Want to get in shape but don’t have time to exercise? Unfortunately, there is no magic pill, no matter what the second-rate ads on social media tell you.
We won’t preach to the converted. Doctors know the importance of exercise for physical and mental health, but with busy shifts and unsociable rostered hours, it’s hard to fit it in a leisurely hour at the gym.
But you don’t always need to head to the pool or do an hour’s spin class to get your body moving – here’s a few simple exercises you can do at home (or even in the office), with minimal equipment.
Yoga isn’t just for holidaymakers in Bali and skinny people on Instagram. Yoga is an ancient exercise which focusses on slow, strong movements and controlled breathing. Some forms of yoga can be more intense, but here’s also more gentle practices which can be done in the office without breaking out in a sweat. It’s great for core strength and once you know a few moves, you can squeeze in a 10-minute practice on a lunch break or by waking up a little earlier.
Try YouTube yoga sensation Yoga with Adrienne, she’s got easy-to-follow sessions as short as 10 minutes, right up to 30-minute gut busters and hour-long gentle practices that are ideal when you want to chill out after a big shift.
Bike or walk to work
Doctors Richard Stephenson, Gareth Andrews and Dan Trevena shared with us some of their training tips as they prepared for their epic expedition across Iceland. One we liked was very simple – cycling or walking to work wherever possible.
It was part of a positive attitude which acknowledged that every little helped towards their goals. They also worked with a personal trainer to devise a training schedule which was flexible enough to squeeze in around their shifts.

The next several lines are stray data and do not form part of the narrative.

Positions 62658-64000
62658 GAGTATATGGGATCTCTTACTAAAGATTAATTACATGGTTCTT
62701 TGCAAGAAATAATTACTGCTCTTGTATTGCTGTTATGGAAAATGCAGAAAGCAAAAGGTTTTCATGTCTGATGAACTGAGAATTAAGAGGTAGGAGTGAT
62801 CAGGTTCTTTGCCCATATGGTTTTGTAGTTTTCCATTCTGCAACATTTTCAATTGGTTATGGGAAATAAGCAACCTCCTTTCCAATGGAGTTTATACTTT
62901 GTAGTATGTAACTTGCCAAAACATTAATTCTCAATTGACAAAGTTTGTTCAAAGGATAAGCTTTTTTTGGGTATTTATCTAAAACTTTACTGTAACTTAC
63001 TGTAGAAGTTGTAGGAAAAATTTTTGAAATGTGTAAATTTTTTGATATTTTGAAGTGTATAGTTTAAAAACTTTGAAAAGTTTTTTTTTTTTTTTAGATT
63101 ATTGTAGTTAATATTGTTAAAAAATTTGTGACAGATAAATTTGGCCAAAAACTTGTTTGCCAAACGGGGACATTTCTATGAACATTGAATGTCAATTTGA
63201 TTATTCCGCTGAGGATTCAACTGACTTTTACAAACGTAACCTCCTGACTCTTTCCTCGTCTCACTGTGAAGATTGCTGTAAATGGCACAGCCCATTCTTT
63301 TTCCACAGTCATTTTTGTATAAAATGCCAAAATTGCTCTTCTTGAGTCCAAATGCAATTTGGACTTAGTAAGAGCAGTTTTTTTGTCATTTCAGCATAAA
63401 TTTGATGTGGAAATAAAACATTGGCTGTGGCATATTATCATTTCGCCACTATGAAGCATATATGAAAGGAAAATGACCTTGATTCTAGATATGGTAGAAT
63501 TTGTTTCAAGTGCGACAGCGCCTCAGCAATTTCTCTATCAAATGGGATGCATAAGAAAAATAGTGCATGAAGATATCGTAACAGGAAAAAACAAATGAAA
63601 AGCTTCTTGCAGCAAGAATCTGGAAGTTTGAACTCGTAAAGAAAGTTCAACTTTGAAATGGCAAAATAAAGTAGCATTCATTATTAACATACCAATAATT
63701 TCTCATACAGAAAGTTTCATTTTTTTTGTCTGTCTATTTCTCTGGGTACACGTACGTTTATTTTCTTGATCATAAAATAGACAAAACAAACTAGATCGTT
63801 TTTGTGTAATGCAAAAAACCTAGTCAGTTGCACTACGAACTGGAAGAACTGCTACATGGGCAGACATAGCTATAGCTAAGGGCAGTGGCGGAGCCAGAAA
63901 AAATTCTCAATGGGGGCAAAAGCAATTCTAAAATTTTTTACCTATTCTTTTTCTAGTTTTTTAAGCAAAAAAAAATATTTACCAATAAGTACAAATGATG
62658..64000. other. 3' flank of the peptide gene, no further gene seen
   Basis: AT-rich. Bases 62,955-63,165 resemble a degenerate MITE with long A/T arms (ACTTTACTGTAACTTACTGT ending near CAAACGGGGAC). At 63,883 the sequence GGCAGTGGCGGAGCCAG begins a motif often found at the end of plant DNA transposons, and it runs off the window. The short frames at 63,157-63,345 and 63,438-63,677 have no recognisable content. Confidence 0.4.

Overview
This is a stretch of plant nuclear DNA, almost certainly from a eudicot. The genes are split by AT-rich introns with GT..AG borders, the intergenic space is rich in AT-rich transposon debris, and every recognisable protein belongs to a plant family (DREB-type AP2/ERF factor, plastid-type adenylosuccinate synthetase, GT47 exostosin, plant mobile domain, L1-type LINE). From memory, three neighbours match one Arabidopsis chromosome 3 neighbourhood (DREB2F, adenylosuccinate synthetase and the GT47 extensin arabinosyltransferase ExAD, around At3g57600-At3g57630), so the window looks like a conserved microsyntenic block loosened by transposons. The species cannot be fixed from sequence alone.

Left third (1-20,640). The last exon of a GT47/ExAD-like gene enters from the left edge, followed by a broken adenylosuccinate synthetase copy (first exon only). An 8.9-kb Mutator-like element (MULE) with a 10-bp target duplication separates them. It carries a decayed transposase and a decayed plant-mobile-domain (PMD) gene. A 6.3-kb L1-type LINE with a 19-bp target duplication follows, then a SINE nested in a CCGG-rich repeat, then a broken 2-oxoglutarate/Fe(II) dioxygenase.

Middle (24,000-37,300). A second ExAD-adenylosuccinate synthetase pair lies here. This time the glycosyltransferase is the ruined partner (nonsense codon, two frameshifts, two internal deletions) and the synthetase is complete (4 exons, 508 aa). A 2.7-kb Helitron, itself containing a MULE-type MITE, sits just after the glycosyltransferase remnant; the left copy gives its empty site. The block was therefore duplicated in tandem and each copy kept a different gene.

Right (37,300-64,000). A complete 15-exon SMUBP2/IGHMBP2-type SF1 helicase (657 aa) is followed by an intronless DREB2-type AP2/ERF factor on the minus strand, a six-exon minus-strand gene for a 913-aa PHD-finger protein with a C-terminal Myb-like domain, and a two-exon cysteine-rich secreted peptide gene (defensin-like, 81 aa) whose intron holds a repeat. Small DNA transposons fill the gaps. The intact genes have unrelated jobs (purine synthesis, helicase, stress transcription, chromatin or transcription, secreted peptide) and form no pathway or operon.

Another good lesson to take from this is that having a goal in mind helps to motivate you (it doesn’t have to be traversing Iceland, a half-marathon would do the trick!)
Looking for an exercise that’ll ramp up your heart rate and have you puffing like a rhino in less time than it takes to make a cup of tea? Get yourself a skipping (or ‘jump’) rope. Boxers have sworn by this hard-core cardio for decades – it’s a quick way to warm up and helps to develop the right and left hemispheres of the brain.
One study even suggested that ten minutes of non-stop jumping at 120 repetitions per minute is the equivalent of a 30-minute jog.
If you’re new to skipping (or haven’t tried it since primary school), start with basic skipping with a 20-second high-knees sprint interval every minute. Work your way to double jumps, moving while skipping and other slick skipping tricks.
Callisthenics and bodyweight exercises
Another great exercise type that can be done at home or during a lunch break is callisthenics. From the Greek words meaning ‘beauty’ and ‘strength’, many of the basic movements are classic bodyweight exercises – press-ups, pulls ups, squats, planks, burpees and dips.
If you’re new to the ‘exercise thing’, it might pay to do a few sessions with a personal trainer to perfect your technique and avoid injury. But once you have the basics down, bodyweight exercises can be done almost anywhere – waiting for the kettle to boil? Do ten squats. Is your next patient two minutes late? Do a few office-chair-dips while no-one is looking! It may seem strange at first, but regularly doing a few simple exercises throughout your day will reap benefits over time – particularly if you’re a GP or spend a lot of time at a desk.